We may be doing a lot of voting this year to take back our basic rights, as citizens, to clean water!



We visited the City Clerk’s office today and filed a protest to the ordinance which was passed by City Council last night, which would amend the raw water dedication provisions, to allow the City to accept raw water credits from Terry Ranch. We also let them know of our intent to circulate a Referendum. We should get the paperwork from the City Clerk’s office late on Monday and will then begin preparing packets to be circulated for signatures.

We will have just over 3 weeks to get in excess of 2,200 signatures on the Referendum. Again, they will have to be Greeley residents and registered voters. This Referendum will be in addition to the Charter Change Amendments which are now being circulated which require about 7,000 signatures. The Referendum and the Charter Change Amendments can be circulated together. You will need to get 3 signatures instead of 2.

The weather is looking good after Thursday so I GUESS WE BETTER GET OUR WALKING SHOES ON if we want to SAVE GREELEY’S WATER from the Terry Ranch contamination and give voters a say in their water future.

We are in urgent need of circulators. Please contact us here and we will get you signed up and get the materials to you to circulate. The regular folks out there are hungry for information and the right to vote.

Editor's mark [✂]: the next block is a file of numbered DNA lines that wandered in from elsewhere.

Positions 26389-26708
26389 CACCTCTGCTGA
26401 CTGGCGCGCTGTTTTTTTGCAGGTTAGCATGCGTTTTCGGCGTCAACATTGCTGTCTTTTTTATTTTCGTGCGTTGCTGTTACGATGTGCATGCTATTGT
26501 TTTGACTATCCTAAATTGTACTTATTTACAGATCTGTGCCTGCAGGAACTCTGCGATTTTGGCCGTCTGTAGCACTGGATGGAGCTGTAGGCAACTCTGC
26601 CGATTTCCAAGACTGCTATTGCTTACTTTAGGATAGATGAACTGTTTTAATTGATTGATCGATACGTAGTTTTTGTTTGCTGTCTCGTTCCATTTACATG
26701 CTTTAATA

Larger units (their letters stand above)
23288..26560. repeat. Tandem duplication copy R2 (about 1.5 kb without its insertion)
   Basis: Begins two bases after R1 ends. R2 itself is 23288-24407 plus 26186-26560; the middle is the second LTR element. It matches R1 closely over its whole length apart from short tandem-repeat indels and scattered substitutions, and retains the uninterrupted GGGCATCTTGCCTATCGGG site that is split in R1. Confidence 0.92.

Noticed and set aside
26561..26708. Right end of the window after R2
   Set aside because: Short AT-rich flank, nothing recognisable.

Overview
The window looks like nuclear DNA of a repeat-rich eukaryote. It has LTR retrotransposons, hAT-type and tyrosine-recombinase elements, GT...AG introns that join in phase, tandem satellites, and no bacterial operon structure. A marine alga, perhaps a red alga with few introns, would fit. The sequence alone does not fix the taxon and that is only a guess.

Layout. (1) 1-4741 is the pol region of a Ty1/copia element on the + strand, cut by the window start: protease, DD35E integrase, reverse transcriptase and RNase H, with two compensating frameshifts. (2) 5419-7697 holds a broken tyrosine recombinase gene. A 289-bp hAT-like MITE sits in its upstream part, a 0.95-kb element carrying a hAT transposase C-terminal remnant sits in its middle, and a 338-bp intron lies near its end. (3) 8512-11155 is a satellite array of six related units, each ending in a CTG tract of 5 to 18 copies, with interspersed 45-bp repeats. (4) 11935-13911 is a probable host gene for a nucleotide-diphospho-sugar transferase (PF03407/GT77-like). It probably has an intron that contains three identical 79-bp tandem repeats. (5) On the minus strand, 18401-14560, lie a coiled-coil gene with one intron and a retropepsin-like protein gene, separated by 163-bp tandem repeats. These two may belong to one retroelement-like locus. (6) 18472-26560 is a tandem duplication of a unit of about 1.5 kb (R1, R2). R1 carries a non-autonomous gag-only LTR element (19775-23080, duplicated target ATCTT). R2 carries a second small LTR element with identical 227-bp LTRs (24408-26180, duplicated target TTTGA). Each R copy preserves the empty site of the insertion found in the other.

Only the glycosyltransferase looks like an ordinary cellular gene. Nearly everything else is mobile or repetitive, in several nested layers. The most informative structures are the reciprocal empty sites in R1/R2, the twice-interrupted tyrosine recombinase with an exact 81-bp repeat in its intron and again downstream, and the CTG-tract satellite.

SGW’s Rebuttal to Jokerst’s Comments to the Greeley Tribune on Terry Ranch


  • Very unlikely
  • SGW    Permitting could be accomplished with diligent effort.  MSR permitting was not effectively pursued by previous water department staff.  The $19 million that present staff says was spent on permitting, was largely spent on the new 60” Bellvue pipeline, which was considered part of the permitting process, in that the enlarged pipeline would be required to handle the increased storage of MSR.  We have enough water to ensure reasonable growth in Greeley for the next 20 years until MSR can be permitted and enlarged.  Therefore, we do not need Terry Ranch.  Also, MSR can be staged.  It could be taken to 20,000 acre feet which would allow us to perfect our conditional decrees of app. 15,000 acre feet.  This could be done in a slightly larger footprint that it has now